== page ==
Prednisone and Joint Pain

Prednisone and joint pain are linked only when inflammation and swelling persist despite other types of arthritis treatment. Doctors prescribe prednisone, a corticosterioid, when the hormone it is similar to that is produced by the adrenal glands is not produced in sufficient amounts naturally by the body.

As an arthritis medicine, drug companies make prednisone available in pill or liquid form. The liquid form is often a concentration that must be mixed with fruit juice or soft foods such as yogurt. Most commonly taken in the morning, this arthritis relief medicine helps with joint pain, redness, swelling, and tenderness when less-aggressive treatment fails. However, the side effects of prednisone must be cautioned against, though these do not occur often. Some of these include:

    – weight gain
    – mood swings
    – bruising easily
    – cataracts
    – indigestion
    – thinning of the skin
    – thinning of the bones
    – immune-system suppression
    – high blood pressure
    – muscle weakness

Because of these potential side effects, prednisone rarely rates as a first line of defense as a pain relief arthritis medication. Allergic reactions to aspirin and other drugs, fungal infections, stomach ulcers, and pregnancy also preclude the use of prednisone.

Massage Therapies for Arthritis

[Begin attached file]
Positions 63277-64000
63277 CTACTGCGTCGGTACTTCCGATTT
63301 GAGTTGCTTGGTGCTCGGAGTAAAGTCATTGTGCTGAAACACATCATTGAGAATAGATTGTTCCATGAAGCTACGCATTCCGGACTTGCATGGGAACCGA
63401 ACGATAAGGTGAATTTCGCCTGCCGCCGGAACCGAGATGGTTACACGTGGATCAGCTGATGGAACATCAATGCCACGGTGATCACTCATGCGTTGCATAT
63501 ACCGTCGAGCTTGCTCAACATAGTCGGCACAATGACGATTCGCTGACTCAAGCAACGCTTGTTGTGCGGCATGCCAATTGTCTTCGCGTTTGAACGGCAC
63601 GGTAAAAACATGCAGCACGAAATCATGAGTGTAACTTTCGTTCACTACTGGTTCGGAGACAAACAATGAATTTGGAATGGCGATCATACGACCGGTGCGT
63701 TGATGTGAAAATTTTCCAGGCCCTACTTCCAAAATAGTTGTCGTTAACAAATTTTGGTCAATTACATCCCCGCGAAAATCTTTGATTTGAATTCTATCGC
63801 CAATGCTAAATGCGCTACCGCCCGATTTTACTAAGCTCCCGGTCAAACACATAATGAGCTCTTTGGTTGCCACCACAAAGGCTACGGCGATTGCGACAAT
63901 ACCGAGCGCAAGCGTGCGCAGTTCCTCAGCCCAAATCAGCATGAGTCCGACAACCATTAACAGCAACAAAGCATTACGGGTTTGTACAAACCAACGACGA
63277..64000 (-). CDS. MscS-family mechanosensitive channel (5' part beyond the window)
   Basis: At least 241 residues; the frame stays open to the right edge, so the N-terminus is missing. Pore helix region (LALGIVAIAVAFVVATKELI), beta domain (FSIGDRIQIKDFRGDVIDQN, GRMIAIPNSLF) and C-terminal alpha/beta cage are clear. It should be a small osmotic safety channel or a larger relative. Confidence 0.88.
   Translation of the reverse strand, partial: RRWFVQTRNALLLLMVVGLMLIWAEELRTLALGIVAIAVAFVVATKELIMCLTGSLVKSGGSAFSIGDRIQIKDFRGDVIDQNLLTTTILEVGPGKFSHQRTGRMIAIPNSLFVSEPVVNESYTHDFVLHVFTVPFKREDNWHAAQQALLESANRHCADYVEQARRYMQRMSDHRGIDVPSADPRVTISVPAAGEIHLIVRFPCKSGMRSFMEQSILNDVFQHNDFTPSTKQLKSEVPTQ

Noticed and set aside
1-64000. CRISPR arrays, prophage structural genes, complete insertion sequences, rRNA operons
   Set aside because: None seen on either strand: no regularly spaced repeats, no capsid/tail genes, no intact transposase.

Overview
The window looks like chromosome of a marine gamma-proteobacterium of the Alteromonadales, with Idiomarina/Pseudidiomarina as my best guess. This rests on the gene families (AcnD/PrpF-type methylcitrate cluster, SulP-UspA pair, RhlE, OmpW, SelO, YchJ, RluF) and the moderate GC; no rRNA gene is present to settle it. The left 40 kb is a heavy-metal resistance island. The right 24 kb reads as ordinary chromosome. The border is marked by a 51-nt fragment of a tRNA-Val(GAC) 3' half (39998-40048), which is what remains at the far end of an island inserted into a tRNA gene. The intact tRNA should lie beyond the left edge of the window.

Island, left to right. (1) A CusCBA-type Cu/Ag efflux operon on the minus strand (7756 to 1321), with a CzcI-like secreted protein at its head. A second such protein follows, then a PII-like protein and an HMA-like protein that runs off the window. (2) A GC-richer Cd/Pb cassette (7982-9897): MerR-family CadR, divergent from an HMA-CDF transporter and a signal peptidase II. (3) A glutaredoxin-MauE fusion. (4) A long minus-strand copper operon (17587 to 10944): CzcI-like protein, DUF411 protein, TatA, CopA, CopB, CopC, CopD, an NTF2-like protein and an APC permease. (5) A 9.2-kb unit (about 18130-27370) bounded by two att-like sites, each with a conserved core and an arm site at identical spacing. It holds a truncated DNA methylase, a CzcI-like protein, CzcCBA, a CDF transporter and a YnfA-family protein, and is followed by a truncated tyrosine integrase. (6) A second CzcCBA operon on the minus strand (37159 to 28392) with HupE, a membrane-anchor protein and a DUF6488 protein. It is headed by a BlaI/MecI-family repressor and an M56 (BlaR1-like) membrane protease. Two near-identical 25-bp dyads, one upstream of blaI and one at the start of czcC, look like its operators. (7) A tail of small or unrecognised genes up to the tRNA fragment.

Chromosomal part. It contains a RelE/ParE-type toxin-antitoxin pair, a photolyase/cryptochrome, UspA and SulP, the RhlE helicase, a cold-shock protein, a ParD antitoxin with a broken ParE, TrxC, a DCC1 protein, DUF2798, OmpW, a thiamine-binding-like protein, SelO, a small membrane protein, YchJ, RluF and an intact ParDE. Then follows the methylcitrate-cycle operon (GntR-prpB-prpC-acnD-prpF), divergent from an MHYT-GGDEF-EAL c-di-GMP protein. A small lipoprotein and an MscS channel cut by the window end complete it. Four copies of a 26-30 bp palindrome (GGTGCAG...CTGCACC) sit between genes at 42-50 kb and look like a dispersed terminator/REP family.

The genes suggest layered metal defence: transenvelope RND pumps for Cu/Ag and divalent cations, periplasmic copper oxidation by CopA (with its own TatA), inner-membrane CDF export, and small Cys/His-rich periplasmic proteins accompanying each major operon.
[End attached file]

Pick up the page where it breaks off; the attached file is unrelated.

Massage has long been a recommended arthritis pain relief treatment by doctors for those suffering from joint pain. Massage therapies for arthritis include Swedish, deep-tissue, myofascial, trigger-point, acupressure, and reflexology.

Swedish massage as an arthritis treatment consists of rhythmic stroking, rubbing, and kneading of the topmost muscle layers while gently moving joints. This type of massage therapy involves the entire body and is what most of us consider when thinking of “massage.”

Slow, strong strokes by the therapist characterize Deep-Tissue Massage. Because this type of arthritis relief targets muscles that lie deeper in the body and can cause soreness, it may not be for everyone suffering from arthritis joint pain. Deep-tissue massage therapy does relieve tension, however, which can create an overall sense of relaxation and help with arthritis pain relief.

Myofascial massage
releases tension in the fascia – the connective tissue surrounding muscles. Long strokes applied in a way as to stretch the fascia provide relief from pain caused by rheumatoid arthritis as well as other forms of the disease.

Heart Palpitations and Menopause

Women starting to experience menopausal symptoms may find that they wake up with their heart feeling as if it is thumping it’s way out of their chests. Sometimes during the day it may feel as if your heart has skipped a beat, or is racing for no reason. This is more intense in some women than others. If you are conscious of these symptoms, you are probably just experiencing a heart palpitation, otherwise known as Tachycardia. This, like many other little problems, is a part of menopause. Your heart palpitations will probably occur on an occasional basis over the period of one to four months. They may even be accompanied by other menopause symptoms like hot flashes. Some women undergo a difference of eight to sixteen beats a minute from their normal heart rate.